Still, those were all great designs that flopped due to execution. Any one of those plays going for a touchdown changes Arkansas’s attitude about winning this game in hostile surroundings, the confidence soars. Instead, the Hogs plodded through four quarters offensively – it seems like this has been the case since Chad Morris and Co. first arrived. 

Bobby Petrino, appearing before the Little Rock Touchdown Club on Monday at a downtown hotel ballroom, recalled several stories from his four years as Razorback coach, and one illustrated his amazing attention to detail that provided his program with a winning edge (21-5 his last two years, 34-17 overall): The game-breaking fourth-down touchdown pass from Ryan Mallett to Joe Adams in 2010 vs. LSU, a 31-23 win in Little Rock that sent Arkansas onto the BCS Sugar Bowl against Ohio State, was the result of detail and practice that dated back to the previous spring.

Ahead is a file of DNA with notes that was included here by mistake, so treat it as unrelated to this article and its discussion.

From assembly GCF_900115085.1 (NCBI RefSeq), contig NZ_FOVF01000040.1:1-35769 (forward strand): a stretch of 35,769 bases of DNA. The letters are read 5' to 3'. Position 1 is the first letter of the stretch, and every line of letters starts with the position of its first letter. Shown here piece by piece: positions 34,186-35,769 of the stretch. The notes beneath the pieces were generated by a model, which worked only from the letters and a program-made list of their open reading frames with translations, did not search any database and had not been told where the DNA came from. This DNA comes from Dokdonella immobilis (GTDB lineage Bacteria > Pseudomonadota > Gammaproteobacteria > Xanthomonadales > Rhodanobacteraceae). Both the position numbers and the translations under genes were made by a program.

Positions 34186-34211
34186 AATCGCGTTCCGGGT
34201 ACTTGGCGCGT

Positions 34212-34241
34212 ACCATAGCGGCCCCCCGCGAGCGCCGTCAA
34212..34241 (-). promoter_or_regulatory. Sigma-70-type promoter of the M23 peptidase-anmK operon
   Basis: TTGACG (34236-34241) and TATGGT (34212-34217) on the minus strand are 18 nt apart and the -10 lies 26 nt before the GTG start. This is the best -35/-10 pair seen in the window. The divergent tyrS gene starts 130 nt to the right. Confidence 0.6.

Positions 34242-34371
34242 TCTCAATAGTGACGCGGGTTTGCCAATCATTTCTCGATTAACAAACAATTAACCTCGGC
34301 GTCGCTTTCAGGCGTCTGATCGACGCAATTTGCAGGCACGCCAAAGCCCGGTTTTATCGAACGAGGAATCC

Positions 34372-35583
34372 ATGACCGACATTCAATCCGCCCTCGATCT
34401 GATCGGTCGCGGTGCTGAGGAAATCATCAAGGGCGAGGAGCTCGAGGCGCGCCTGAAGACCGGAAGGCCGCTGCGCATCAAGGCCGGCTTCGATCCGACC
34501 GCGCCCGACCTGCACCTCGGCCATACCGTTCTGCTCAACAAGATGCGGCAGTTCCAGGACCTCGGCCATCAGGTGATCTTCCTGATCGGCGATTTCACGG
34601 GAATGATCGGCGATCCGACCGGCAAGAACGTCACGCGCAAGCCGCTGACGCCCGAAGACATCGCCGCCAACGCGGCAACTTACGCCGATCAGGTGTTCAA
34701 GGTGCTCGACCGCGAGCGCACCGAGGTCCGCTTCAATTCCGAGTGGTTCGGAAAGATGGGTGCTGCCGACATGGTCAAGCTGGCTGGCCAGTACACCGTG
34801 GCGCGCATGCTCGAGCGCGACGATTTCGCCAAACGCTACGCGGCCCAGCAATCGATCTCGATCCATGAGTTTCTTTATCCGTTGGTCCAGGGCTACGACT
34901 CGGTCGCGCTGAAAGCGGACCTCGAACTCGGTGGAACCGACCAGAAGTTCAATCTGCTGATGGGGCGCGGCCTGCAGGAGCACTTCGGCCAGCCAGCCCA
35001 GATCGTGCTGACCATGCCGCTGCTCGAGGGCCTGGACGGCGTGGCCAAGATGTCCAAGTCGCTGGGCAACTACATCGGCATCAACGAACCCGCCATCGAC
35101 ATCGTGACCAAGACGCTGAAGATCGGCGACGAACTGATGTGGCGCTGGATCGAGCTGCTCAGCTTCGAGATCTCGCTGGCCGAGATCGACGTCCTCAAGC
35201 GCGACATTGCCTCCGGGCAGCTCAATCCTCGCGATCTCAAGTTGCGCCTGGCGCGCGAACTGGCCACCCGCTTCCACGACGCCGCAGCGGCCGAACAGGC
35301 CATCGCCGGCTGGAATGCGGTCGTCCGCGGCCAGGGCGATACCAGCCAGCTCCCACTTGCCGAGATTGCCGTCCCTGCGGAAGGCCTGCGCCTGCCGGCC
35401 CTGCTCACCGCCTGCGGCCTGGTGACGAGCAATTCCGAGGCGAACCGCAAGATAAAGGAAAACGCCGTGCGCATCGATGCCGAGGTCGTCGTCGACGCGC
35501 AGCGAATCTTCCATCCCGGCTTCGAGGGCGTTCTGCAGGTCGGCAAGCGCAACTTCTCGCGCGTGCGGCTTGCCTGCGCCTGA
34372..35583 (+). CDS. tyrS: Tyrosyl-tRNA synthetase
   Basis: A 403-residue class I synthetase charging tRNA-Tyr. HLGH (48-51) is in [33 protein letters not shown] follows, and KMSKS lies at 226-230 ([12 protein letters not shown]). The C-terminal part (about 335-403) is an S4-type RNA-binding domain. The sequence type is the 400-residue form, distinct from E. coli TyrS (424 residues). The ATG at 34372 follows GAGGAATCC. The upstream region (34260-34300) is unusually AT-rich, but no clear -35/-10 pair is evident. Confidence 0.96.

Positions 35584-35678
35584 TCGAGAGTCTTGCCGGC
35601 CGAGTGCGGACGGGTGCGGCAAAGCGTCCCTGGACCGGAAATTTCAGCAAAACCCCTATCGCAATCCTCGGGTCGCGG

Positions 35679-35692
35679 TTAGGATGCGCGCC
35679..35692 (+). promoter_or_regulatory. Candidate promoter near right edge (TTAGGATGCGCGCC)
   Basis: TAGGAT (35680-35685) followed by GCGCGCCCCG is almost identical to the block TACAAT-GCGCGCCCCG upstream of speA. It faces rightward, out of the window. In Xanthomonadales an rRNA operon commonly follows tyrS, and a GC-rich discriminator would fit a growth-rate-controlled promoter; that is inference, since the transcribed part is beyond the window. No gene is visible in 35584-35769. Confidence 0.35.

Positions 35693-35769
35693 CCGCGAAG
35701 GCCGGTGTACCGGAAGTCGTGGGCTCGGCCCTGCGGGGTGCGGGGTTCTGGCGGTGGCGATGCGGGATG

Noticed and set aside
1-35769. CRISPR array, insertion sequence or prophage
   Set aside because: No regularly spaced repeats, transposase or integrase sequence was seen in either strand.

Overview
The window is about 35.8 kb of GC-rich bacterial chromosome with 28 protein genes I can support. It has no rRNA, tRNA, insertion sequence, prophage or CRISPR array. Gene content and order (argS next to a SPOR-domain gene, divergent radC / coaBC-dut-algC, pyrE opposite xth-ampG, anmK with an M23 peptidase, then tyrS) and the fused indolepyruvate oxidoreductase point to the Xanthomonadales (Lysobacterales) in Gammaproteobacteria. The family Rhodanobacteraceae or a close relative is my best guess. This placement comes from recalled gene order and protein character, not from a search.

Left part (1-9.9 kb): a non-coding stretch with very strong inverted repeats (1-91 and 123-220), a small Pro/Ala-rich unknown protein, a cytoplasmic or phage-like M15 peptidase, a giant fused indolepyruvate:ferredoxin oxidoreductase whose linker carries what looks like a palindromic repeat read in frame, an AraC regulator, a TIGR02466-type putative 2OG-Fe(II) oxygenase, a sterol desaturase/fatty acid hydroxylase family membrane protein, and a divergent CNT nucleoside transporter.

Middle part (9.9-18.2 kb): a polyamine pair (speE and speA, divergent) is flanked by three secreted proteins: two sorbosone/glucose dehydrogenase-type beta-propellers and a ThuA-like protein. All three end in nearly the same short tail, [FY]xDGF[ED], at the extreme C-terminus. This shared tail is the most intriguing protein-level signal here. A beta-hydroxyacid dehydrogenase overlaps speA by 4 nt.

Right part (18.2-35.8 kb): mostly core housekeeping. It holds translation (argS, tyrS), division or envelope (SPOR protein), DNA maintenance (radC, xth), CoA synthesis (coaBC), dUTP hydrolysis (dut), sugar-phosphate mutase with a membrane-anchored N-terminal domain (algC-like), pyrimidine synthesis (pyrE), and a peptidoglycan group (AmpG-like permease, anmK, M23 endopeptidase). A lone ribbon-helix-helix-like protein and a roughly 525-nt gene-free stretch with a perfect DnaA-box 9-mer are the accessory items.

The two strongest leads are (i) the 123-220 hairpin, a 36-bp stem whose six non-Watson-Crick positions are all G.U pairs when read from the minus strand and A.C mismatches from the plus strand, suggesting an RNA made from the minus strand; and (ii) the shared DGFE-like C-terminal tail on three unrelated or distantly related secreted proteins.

Petrino noted Monday that he and his staff had picked up something in the previous year’s LSU matchup: In similar down-and-distance for a medium yardage fourth-down call, LSU would play its safeties “at the sticks” meaning even with the first-down marker. In this case, defending this day was the precocious youngster who a year later would become the acclaimed “Honey Badger,” Tyrann Mathieu. Joe Adams clicked his feet before finishing his double move on the safety; if the safety did something unexpected and dropped beyond the first-down line, Mallett would hit Adams there. If the safety maintained his spot at the sticks, Adams was by him in a flash. Mathieu froze, and Mallett hit Adams stride for a 39-yard scoring pass that pretty much finished that game.